The Government has knocked back a bid from the world's biggest internet companies to be exempted from controversial new electronic eavesdropping legislation.
Earlier this month Facebook, Microsoft, Google and Yahoo wrote to Communications Minister Amy Adams to emphasise their concerns about the Telecommunications Interception Capability and Security Bill which has its second reading in Parliament today.
The bill, companion legislation to the recently passed Government Communications and Security Bureau (GCSB) Act, sets out the access that network operators and internet service companies must give to spy agencies to allow them to monitor communications.
Crucially, it also allows the minister responsible for intelligence agencies to place interception obligations on so-called "over the top" service providers like Facebook, Microsoft, Google and Yahoo who offer messaging as part of their services.
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In their letter, the four companies said requiring them to make their systems interception-capable for New Zealand spy agencies "would present serious legal conflicts for companies headquartered in other countries".
The companies also said the proposed new regime was inconsistent with the models in other member countries of the "Five Eyes" spying network which the GCSB contributes to.
The companies said there were already international legal mechanisms for New Zealand law enforcement organisations to obtain the information they needed. They also proposed an "alternative approach" under which the process for local law enforcement agencies to engage with their US counterparts was improved, and the New Zealand Government set up a "single point of contact" for requests for information from overseas companies.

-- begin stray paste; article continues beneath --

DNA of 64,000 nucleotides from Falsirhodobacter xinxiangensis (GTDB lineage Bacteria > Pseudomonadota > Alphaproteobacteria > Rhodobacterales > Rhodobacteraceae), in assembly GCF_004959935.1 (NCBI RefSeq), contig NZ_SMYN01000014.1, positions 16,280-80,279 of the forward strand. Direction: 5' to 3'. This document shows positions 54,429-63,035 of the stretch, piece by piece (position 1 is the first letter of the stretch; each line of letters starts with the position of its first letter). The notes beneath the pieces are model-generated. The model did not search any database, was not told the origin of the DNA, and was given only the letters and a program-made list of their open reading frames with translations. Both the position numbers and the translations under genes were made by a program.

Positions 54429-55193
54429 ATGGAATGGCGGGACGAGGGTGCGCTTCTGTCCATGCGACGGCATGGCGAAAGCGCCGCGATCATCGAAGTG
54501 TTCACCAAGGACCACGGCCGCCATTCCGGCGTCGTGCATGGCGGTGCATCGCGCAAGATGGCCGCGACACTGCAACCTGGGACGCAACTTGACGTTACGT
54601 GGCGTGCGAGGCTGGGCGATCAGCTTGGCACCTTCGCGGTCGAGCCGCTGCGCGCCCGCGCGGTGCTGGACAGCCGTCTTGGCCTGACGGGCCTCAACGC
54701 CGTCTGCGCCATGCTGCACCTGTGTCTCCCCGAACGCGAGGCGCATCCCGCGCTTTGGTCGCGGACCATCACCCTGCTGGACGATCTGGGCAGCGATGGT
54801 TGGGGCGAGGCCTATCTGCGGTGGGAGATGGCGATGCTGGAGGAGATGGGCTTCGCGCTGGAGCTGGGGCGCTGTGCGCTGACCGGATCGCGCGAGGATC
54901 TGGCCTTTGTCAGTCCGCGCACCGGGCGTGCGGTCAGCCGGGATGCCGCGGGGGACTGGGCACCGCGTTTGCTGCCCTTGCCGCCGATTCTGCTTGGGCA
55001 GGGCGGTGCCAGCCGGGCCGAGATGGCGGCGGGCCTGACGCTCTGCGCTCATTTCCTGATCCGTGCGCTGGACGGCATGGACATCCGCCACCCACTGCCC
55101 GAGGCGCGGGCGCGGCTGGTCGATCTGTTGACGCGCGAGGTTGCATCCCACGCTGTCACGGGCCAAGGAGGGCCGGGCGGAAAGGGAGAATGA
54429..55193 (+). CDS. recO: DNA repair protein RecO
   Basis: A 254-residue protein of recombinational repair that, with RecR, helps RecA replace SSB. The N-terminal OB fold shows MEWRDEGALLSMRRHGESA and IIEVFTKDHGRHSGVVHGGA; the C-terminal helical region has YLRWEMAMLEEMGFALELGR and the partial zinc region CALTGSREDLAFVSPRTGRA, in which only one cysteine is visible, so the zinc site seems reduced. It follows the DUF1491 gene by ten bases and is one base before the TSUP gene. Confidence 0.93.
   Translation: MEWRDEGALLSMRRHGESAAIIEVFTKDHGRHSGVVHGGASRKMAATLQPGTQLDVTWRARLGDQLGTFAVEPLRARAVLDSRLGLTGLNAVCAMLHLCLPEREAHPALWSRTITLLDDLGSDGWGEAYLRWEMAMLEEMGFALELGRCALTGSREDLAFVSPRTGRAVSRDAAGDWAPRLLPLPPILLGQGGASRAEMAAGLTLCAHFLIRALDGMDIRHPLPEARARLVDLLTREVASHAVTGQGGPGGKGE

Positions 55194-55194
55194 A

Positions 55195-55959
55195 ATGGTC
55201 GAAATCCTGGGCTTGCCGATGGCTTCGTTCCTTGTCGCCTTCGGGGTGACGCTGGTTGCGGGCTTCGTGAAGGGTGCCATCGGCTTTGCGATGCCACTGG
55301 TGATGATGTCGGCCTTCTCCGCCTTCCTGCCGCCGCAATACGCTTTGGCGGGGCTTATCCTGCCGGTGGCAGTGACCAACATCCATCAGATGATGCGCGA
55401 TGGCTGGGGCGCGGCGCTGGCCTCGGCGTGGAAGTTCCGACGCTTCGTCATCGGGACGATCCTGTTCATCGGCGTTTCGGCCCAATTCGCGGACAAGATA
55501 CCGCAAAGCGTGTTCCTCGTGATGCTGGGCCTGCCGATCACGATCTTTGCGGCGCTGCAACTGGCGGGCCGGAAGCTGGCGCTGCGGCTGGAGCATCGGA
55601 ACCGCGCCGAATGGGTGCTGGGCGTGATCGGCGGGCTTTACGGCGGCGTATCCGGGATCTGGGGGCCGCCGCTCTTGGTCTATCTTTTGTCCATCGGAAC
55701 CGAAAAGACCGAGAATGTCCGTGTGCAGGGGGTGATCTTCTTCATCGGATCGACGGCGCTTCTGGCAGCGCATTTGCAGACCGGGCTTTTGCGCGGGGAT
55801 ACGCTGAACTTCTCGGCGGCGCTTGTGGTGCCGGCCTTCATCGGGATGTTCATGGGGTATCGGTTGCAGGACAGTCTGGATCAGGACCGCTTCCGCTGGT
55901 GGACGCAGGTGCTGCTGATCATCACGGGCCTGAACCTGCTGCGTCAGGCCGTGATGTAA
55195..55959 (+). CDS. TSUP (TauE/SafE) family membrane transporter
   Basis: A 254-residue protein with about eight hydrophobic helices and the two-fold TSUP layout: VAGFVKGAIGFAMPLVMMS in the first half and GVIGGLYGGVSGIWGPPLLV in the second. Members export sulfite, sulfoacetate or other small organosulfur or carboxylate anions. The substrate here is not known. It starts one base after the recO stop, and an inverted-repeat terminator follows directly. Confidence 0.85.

However, in her response, Ms Adams said there was "a proper administrative process" to follow before overseas-based companies would be obliged to provide interception capability. That process would ensure that issues around conflicts of laws between New Zealand and companies' home jurisdictions were addressed.
She did not agree the bill would place service providers in the position of complying with conflicting legal requirements and told the companies their proposed alternative approach was not "sufficient to achieve the objectives of the bill".
However, Ms Adams yesterday announced a series of tweaks to the bill, including the removal of Clause 39 which allows the Government to block an overseas company from offering services in New Zealand if it lacked interception capability in a way that presented a risk to national security.
What the Big Four say
*Facebook, Microsoft, Google and Yahoo's criticism of the Telecommunications Interception Capability and Security Bill:
*It now covers all overseas-based internet service providers who offer services in New Zealand.
*It will potentially conflict with laws in the US where they are based.
*Its overseas reach is unnecessary as existing international legal mechanisms already allow New Zealand law enforcement agencies to obtain necessary information.
*Any enforcement action taken against overseas service providers will be costly and time-consuming.